Lake Michigan beat the record by an inch, and is now 13 inches higher than it was a year ago. It is almost 5 feet higher than the record low water level of 1964, according to the U.S. Army Corps of Engineers.
Since Spring Lake and the Grand River are tied to Lake Michigan, the levels hit home there, too.
Many waterfront residents have docks underwater, businesses and parks have ponds in parking lots, and many lawns are saturated and soggy. And the situation isn't expected to change anytime soon, according to experts.
Ottawa County Emergency Management Director Nick Bonstell said that, depending on rain events, things could get worse before they get better.
“I think the important thing to remember is this is going to be a long-duration event,” he said. “This is nothing that's going to go down anytime soon.”
According to the National Weather Service, Lake Michigan is expected to crest in mid-July.
“We could see another couple inches of rise in Lake Michigan before that crest, and then it will be a slow decline down,” Bonstell explained. “And that's barring a big rain event. That's with average rainfall and nothing crazy.”
Bonstell suggests thinking of Lake Michigan as a big cup of water. When it's full to the top, it doesn't take much for the liquid to overflow over the sides (and into Spring Lake and the Grand River).
“That's where we're at,” he said. “That cup is full. It's all the way to the top. Any large wind events and we could see coastal and beach erosion. It's something we're going to be watching very closely now and throughout the summer.”
Although the county has not yet taken any action, Bonstell said he has been in close contact with municipal managers and fire chiefs, monitoring water levels throughout the county.
So far, one of the hardest hit areas in the county has been Channel View Drive in Spring Lake Township, according to Bonstell. Water has crested the channel banks/seawalls and spilled onto lawns. The same is happening to some properties just east of the channel on Petty's Bayou.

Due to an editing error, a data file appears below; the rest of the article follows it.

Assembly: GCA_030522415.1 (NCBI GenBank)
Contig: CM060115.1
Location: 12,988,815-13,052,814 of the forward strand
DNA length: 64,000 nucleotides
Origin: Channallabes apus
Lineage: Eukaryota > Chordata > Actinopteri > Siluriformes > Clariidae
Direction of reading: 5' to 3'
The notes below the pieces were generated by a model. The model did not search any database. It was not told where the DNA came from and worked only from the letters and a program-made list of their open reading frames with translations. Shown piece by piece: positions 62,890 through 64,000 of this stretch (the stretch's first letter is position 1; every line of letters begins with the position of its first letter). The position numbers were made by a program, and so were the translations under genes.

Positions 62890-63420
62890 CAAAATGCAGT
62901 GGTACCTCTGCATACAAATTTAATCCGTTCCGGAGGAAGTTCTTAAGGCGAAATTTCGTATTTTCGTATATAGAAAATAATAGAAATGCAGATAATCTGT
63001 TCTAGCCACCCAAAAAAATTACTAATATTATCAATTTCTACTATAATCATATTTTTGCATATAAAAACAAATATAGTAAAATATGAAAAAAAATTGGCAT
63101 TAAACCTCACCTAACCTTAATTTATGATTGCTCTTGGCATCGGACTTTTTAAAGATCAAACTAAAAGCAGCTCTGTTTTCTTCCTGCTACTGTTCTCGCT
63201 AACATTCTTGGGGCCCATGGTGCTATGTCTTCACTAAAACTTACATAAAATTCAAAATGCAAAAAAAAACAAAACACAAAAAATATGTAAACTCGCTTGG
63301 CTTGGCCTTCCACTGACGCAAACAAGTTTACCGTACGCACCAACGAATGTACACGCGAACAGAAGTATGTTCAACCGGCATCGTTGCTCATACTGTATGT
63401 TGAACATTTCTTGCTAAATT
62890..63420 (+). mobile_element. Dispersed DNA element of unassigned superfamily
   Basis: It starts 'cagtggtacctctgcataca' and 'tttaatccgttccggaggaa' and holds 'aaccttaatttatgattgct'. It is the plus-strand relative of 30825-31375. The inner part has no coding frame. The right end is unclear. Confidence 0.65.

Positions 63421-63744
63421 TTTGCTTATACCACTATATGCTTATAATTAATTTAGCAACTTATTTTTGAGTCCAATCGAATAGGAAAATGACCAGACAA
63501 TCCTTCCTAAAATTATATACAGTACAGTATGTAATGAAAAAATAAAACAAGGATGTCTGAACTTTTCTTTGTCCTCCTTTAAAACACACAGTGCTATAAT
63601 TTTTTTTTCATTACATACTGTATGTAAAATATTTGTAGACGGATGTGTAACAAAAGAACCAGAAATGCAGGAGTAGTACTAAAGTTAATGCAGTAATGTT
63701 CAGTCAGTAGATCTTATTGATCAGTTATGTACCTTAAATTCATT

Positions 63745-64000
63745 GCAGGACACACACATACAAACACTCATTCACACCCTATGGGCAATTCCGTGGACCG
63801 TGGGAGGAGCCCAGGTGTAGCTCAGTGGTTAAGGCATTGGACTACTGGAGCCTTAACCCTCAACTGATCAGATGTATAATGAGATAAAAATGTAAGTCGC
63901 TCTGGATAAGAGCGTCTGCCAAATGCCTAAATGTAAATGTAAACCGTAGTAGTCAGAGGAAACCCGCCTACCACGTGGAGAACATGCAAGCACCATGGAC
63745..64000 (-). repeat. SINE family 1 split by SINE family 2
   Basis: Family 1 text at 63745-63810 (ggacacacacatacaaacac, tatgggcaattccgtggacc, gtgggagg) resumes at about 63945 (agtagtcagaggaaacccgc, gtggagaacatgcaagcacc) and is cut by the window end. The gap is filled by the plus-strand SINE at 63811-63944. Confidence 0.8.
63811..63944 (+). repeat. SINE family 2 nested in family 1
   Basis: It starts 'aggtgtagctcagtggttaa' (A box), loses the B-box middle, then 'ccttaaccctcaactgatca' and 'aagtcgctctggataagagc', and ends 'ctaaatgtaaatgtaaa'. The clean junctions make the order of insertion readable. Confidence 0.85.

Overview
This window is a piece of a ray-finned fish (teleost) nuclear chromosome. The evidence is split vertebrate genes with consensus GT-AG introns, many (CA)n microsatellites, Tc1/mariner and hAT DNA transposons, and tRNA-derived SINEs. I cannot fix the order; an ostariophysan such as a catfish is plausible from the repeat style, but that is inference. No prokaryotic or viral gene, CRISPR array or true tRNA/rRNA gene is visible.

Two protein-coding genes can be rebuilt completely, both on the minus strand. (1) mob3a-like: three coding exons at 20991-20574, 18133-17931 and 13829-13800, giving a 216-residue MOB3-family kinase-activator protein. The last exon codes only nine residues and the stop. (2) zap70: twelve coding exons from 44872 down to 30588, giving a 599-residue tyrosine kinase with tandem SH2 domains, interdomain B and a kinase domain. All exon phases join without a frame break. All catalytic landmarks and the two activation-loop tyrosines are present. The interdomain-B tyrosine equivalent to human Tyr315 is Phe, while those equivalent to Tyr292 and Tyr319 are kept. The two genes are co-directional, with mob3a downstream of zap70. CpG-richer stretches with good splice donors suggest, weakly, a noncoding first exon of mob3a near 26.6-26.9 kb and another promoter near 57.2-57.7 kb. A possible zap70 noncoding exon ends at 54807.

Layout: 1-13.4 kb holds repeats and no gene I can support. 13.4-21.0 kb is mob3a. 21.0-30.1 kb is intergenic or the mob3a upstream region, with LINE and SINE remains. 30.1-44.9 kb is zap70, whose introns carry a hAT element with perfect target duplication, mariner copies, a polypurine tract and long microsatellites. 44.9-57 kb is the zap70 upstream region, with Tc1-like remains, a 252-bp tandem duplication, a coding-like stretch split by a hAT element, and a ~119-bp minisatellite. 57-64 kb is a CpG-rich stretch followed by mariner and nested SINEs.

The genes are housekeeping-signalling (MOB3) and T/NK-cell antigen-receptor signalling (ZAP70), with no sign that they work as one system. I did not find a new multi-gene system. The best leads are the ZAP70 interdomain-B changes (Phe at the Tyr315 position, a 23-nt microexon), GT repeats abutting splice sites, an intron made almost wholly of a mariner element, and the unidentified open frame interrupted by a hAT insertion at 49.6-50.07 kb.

At this point, individual property owners are responsible for purchasing their own sand bags or doing whatever is necessary to protect their property.
Property owners should call their respective municipalities to let them know of any high-water issues. If enough homes in an area are affected, the municipality could reach out to the county for assistance.
“We would come in and look at it and determine if we would seek a local state of emergency,” Bonstell said. “This allows us to start accessing some of those flood-fighting materials. We're continuously out in the community doing preventative damage assessments, talking to homeowners, looking at water levels and communicating back to the National Weather Service.”
The Spring Lake Wooden and Classic Boat Show that was scheduled for June 1 had to be canceled because the launch ramp and dock at the village’s Mill Point Park are under water, as is a large portion of the park’s parking lot.
Bonstell said he's optimistic conditions will improve. But for now?
“I look at this period from now until the middle and late summer, we have our eyes on it,” he said. “I consider this to be a vulnerable time.”
Bonstell said that with each storm that rolls through, more red flags go up.
“I've spoken to a couple of homeowners that were out at Menard's getting sand bags, putting a top layer on their seawall,” he said. “It seems to be doing the job right now. We haven't had any reports of basements flooded, other than wet carpet here and there.”
Bonstell encourages property owners to pay attention.
“Everyone knows their own property better than anyone else,” he said. “We can't be out 24/7 driving all these properties. The biggest thing is communication — let your township or city know 'water has breached my seawall and it's getting close to my structure.' Those reports will help us look at areas of concern. Move stuff that's in your basement or lower level to higher levels. If you see water getting high, now is the time to prepare.”